Perhaps that is true. But the damning information is that the runway they were directed to was edge-lit, if not center-lit, and the runway they lined up on was not lit at all. Polehinke and Clay may win the lawsuit because the simple fact that the main runway was not center-lit goes to the idea that the lighting system as a whole was faulty. But though it may gain them a technical point in court, the bottom line is that professional pilots ought to know better than to take off from an unlit runway in the dark.

The controller, Christopher Damron, an FAA employee, failed to give taxiing and takeoff instructions that detailed the unusual conditions at the airport and failed to check the location of the plane before allowing it to take off, the suits claim.

While a suit against the FAA should win on the grounds that there should have been two controllers, the single controller in the tower cannot be faulted if he specified “runway 22” and the pilots lined up on runway 26. It is unfortunate, to say the least, that the two runways were within 40 degrees of one another (the runway numbers refer to the compass direction of takeoff or landing, so runway 22 is at 220 degrees, or roughly southwest, and 26 is at 260 degrees, or almost due west).

The NTSB cited the pilots’ failure to note “clues” that they were on the wrong runway. While the notion that pilots should have to rely on “clues” rather than correct information and clear indicators to get them to the proper runway is frightening and spurious, the fact remains that they should notice, whether they have to or not. And the inescapable fact is that a darkened runway is surely one of the biggest clues of all.

Update: Commenter Buck, below, is my father as well as a retired Comair pilot, and he helped me slap the AP’s wrist last year when they were so busy publishing sensationalism that saddled F.O. Polehinke with more than his fair share of blame. He has a couple of points I need to highlight:

Most airports the size of Lexington’s do not have runway centerline lighting. Centerline lights are required only for runways which have an ILS approach with lower than standard visibility minimums.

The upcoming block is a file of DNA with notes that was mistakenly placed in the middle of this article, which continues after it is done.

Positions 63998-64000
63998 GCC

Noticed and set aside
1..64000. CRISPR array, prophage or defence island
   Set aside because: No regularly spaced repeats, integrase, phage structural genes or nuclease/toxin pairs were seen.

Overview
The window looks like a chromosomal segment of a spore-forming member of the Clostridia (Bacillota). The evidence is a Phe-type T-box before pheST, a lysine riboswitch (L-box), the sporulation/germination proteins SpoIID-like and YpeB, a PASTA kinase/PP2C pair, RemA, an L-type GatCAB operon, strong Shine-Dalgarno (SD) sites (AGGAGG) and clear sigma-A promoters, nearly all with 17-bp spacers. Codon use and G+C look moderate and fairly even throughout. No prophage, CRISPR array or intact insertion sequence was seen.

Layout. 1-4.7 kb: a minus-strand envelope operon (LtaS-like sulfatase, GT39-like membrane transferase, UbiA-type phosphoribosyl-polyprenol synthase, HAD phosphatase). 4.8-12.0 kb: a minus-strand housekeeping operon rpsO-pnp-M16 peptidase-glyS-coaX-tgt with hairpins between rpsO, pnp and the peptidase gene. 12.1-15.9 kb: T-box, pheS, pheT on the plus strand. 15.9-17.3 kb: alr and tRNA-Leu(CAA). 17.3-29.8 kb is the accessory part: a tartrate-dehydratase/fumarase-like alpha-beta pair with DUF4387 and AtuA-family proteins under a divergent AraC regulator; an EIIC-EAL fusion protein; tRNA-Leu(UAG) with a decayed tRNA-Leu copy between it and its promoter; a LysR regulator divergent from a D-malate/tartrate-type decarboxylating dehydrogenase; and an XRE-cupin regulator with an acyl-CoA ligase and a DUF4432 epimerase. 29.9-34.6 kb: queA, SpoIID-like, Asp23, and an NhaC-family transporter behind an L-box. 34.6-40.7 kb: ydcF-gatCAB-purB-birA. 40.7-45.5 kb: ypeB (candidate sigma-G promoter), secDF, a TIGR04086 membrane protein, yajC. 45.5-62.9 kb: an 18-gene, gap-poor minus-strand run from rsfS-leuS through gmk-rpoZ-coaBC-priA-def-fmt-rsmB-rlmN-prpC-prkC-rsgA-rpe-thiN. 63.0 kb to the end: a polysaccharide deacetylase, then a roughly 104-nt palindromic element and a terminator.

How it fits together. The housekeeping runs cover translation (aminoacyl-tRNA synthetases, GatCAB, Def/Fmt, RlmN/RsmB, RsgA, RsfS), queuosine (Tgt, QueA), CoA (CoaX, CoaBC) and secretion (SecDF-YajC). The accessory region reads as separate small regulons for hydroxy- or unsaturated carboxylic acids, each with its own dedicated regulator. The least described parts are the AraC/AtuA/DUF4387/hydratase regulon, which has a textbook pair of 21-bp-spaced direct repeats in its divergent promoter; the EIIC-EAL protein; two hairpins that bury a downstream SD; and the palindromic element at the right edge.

That will be an important point in the suit against AVCON and could moot my theory that they may win that one. If the lights on the main runway were standard, it will be that much more obvious that they ignored the lit runway in favor of the dark one.

You seem to say that the NTSB completely cleared the FAA of blame in the accident, but the news release you quoted cites only the airport board and its employees as free from responsibility for the accident.

I haven’t read the NTSB report either, but the news accounts agree they assigned primary responsibility to the pilots, whereas at the time of the accident I would have said there was plenty of blame to go on both the pilots and the FAA–thus my comment that NTSB seemed to let the FAA off lightly, but no, they were not held blameless.

I doubt that most pilots, especially airline pilots who might work as many as seven or eight flights a day, would even look at his airport chart when operating at an airport with which he is familiar.

This does not surprise me, but it does cast the suit against chart maker Jeppeson in a new and distasteful light. Since I doubt there’s much chance of anybody proving anything about the charts in court other than whether or not they were outdated, I’m guessing Jeppeson may take a hit. It’s been reported ever since the accident that the charts were indeed incorrect. So we may see a company who was both responsible (for not having a correct chart) and blameless (in that the pilots may not even have looked at the chart at all) taking a hit to save face for the pilots.

What a mess.

RIP Pavarotti

Filed under:Music,Sad — posted by Anwyn on September 6, 2007 @ 11:50 am

Great voice, silenced.

By coincidence I had just ordered a recording of his Turandot, inspired by The Bean’s sudden interest in opera after hearing some Carmen on the radio and by the amazing rendition of “Nessun Dorma” by the amateur on Britain’s Got Talent.

The discs arrived yesterday. We’ll be listening to Pavarotti today. RIP.

In the Land of the Prairie Gods

Filed under:Mothering,Sad — posted by Anwyn on August 30, 2007 @ 5:32 pm

So I saw this over at Dawn Summers’s, moused over the link and saw it was to someplace called “indychannel,” hazily thought “independent” for “indy” … and then saw that the story took place in Lafayette. Alas, “indy” did not mean “independent” at all.

“So I approach the car, and the windows came down and there’s a toddler on his knees, controlling the steering wheel,” Barrett told 6News’ Jennifer Carmack on Thursday.

Barrett said she saw Holly Schnobrich buckled in the front passenger seat, and the 3-year-old was crawling in the back.

Lafayette, Indiana. Where the engineers go to school but where most of them aren’t born and raised … except this guy. If he’s driving at five, he should do fine.

Holly Schnobrich told investigators that she let Weston drive because she was too impaired to operate the vehicle, police said.